12. Develop a playful, positive sense of humor. People with a good sense of humor are like magnets in any situation. They provide relief from the seriousness in situations that threaten to hold all of us hostage from true connection with each other. Lighten up and look for the funny in every day, especially in your own behavior!

    Are you good feng shui? Are you a source of positive energy in all areas of your life? It’s up to you. Being good feng shui is a choice that is available to everyone. Can you imagine what our world would be like if everyone had good feng shui?

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    Last Updated on October 15, 2019

    Is Procrastination Bad? The Truth About Procrastination Revealed

    Is Procrastination Bad? The Truth About Procrastination Revealed

    Procrastination is very literally the opposite of productivity. To produce something is to pull it forward, while to procrastinate is to push it forward — to tomorrow, to next week, or ultimately to never.

    Procrastination fills us with shame — we curse ourselves for our laziness, our inability to focus on the task at hand, our tendency to be easily led into easier and more immediate gratifications. And with good reason: for the most part, time spent procrastinating is time spent not doing things that are, in some way or other, important to us.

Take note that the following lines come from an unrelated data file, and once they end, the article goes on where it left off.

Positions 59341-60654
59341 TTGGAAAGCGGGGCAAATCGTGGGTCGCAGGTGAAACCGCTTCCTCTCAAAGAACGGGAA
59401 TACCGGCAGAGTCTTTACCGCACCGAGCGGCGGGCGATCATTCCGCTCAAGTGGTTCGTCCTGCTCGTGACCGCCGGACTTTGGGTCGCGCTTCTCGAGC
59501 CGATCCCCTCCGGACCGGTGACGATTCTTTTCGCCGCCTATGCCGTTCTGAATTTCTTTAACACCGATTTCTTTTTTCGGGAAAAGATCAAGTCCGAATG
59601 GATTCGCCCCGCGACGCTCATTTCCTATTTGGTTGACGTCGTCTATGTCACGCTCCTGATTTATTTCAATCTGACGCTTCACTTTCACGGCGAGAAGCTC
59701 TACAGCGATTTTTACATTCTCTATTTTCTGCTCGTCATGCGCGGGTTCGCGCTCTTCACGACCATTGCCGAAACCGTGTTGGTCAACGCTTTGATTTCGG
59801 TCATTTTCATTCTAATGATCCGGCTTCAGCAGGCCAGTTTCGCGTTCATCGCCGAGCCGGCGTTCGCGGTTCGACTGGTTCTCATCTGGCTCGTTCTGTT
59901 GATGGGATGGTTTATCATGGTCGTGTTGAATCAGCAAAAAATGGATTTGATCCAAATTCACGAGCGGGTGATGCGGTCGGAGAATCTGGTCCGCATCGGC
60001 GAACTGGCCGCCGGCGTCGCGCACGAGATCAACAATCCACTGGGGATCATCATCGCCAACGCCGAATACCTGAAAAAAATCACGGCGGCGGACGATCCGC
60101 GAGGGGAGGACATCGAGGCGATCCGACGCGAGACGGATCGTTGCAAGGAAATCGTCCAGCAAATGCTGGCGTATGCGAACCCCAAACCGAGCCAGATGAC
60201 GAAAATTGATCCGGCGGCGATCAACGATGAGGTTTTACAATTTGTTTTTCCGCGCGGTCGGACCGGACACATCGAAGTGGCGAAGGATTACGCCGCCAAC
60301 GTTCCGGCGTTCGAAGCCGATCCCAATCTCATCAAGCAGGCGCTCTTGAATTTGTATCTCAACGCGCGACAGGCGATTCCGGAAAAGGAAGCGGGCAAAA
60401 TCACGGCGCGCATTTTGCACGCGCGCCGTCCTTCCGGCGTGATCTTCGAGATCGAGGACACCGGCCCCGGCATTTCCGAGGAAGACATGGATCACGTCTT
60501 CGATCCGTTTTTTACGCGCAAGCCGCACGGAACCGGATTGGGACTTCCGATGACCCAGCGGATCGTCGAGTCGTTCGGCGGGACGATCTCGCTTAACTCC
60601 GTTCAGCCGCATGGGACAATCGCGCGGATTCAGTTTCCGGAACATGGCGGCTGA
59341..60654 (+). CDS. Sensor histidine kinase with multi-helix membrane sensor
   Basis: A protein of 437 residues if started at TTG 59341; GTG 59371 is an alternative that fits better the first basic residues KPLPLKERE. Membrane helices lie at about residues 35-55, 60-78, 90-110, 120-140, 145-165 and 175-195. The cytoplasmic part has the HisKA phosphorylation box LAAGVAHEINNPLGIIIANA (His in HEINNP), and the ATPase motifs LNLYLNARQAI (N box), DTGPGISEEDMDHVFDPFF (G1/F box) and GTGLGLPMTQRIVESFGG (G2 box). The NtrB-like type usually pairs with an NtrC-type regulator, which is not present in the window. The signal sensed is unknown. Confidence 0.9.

There is a positive side to procrastination, but it’s important not to confuse procrastination at its best with everyday garden-variety procrastination.

    Sometimes — sometimes! — procrastination gives us the time we need to sort through a thorny issue or to generate ideas. In those rare instances, we should embrace procrastination — even as we push it away the rest of the time.

    Why we procrastinate after all

    We procrastinate for a number of reasons, some better than others. One reason we procrastinate is that, while we know what we want to do, we need time to let the ideas “ferment” before we are ready to sit down and put them into action.

    Some might call this “creative faffing”; I call it, following copywriter Ray Del Savio’s lead, “concepting”.[1]

    Whatever you choose to call it, it’s the time spent dreaming up what you want to say or do, weighing ideas in your mind, following false leads and tearing off on mental wild goose chases, and generally thinking things through.